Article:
From communion with the dead to pumpkins and pranks, Halloween is a patchwork holiday, stitched together with cultural, religious and occult traditions that span centuries.
It all began with the Kelts, a people whose culture had spread across Europe more than two thousand years ago. October 31st was the day they celebrated the end of the harvest season in a festival called "Samhain." That night also marked the Keltic New Year and was considered the time "between years," a magical time when the ghost of the dead watched the Earth.
It was the time when the veil between death and life was supposed to be at its thinnest.
On "Samhain," the villagers gathered and lit huge bonfires to drive the dead back to the spirit world and keep them away from the living. But, as the Catholic Church's influences grew in Europe, it frowned on the pagan rituals like "Samhain." In the 7th century, the Vatican began to merge it with the church-sanctioned holiday. So November 1st was designated "All Saints' Day" to honor martyrs and the deceased faithful.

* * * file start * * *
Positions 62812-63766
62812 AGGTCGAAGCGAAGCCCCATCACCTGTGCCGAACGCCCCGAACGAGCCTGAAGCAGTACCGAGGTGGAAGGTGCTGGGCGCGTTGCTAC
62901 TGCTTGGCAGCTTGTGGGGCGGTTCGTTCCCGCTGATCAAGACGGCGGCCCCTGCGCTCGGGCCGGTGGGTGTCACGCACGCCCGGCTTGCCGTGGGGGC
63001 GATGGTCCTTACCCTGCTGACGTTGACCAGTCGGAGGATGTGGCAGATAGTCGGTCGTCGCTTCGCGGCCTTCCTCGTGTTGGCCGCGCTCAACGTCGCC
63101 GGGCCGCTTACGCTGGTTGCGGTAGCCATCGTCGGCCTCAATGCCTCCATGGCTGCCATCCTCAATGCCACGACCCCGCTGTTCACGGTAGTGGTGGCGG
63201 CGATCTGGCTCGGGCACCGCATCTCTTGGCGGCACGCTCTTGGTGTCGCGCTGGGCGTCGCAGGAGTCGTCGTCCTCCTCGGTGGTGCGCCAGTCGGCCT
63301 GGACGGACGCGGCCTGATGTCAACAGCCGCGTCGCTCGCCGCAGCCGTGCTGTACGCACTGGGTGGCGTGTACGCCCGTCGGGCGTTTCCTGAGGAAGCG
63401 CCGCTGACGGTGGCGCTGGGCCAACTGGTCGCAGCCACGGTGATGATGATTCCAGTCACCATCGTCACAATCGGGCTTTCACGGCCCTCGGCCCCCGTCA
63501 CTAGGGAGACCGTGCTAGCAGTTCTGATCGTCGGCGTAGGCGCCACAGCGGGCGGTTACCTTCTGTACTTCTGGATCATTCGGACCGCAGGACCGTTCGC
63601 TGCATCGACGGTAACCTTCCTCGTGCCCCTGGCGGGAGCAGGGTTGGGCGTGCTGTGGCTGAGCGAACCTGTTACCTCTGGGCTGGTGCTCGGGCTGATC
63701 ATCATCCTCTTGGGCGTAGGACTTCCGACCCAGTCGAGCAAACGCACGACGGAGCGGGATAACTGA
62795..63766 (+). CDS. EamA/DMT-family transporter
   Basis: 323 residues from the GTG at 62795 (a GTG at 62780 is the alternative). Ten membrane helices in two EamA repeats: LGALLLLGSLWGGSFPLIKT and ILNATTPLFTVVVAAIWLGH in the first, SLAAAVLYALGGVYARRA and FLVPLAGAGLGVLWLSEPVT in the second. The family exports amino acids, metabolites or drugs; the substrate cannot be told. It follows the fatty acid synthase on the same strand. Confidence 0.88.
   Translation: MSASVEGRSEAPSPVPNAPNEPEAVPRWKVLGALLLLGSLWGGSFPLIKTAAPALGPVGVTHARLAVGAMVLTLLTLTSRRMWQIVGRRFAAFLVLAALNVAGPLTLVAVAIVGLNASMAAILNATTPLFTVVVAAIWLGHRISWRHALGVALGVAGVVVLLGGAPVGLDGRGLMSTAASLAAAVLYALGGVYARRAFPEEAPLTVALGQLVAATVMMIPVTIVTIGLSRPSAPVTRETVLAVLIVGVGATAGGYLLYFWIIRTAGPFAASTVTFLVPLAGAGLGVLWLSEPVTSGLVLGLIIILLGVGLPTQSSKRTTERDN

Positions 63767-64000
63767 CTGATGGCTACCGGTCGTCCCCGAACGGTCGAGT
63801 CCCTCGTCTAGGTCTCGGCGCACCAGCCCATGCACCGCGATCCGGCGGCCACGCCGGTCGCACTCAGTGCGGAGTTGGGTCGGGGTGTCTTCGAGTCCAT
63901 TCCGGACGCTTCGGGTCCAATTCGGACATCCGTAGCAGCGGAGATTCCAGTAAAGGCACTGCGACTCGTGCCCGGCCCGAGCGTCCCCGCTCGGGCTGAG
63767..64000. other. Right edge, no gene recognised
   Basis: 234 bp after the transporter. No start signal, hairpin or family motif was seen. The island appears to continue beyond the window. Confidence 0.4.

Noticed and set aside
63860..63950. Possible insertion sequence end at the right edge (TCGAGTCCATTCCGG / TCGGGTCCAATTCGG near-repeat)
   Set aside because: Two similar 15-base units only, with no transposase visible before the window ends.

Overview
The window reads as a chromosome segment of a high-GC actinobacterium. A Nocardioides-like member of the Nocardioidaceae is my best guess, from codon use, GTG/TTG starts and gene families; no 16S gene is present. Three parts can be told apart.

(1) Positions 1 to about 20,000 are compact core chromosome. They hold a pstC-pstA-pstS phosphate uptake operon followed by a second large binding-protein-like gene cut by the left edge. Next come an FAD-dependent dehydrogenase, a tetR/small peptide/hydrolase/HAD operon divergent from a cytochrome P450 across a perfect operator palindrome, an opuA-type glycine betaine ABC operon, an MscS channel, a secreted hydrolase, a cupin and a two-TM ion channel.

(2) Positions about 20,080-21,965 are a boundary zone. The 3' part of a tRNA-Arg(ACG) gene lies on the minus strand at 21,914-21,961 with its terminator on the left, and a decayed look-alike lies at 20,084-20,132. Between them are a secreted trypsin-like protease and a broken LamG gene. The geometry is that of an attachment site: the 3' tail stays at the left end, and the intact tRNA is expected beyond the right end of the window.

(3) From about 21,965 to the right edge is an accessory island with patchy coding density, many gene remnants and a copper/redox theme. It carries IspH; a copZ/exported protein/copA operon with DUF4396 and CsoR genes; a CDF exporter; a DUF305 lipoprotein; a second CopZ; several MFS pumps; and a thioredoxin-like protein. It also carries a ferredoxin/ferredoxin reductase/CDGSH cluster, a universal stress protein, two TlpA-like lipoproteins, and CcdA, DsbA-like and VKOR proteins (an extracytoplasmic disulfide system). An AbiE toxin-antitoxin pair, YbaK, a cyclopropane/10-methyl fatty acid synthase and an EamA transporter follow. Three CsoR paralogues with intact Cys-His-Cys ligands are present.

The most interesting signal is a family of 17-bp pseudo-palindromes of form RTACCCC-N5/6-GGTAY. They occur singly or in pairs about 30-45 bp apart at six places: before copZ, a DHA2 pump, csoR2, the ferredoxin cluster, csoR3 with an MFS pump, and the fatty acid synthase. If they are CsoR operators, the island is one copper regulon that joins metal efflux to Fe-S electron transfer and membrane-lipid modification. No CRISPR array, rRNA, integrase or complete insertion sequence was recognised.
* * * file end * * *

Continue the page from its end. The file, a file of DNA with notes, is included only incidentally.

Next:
Both of these holidays had to do with the afterlife and about survival after death. It was a calculated move on the part of the Church to bring more people into the fold.
"All Saints' Day" was known then as "Hallowmas." "Hallow" means "holy" or "saintly", so the translation is roughly "Mass of the Saints." The night before October 31st was "All Hallows' Eve," which gradually morphed into "Halloween."
The holiday came to America with the wave of Irish immigrants during the Potato Famine of the 1840s. They brought several of their holiday customs with them, including "Bobbing for Apples" and playing tricks on neighbors, like removing gates from the front of houses. The young pranksters were masked, so they wouldn't be recognized. But over the years, the tradition of harmless tricks grew into outright vandalism.
Back in the 1930s, it really became a dangerous holiday. I mean, there was such hooliganism and vandalism. Trick-or-treating was originally an extortion deal: Give us candy or we'll trash your house.
Store keepers and neighbors began giving treats or bribes to stop the tricks, and children were encouraged to travel door to door for treats as an alternative to trouble-making. By the late 30s, "trick-or-treat" became a holiday greeting.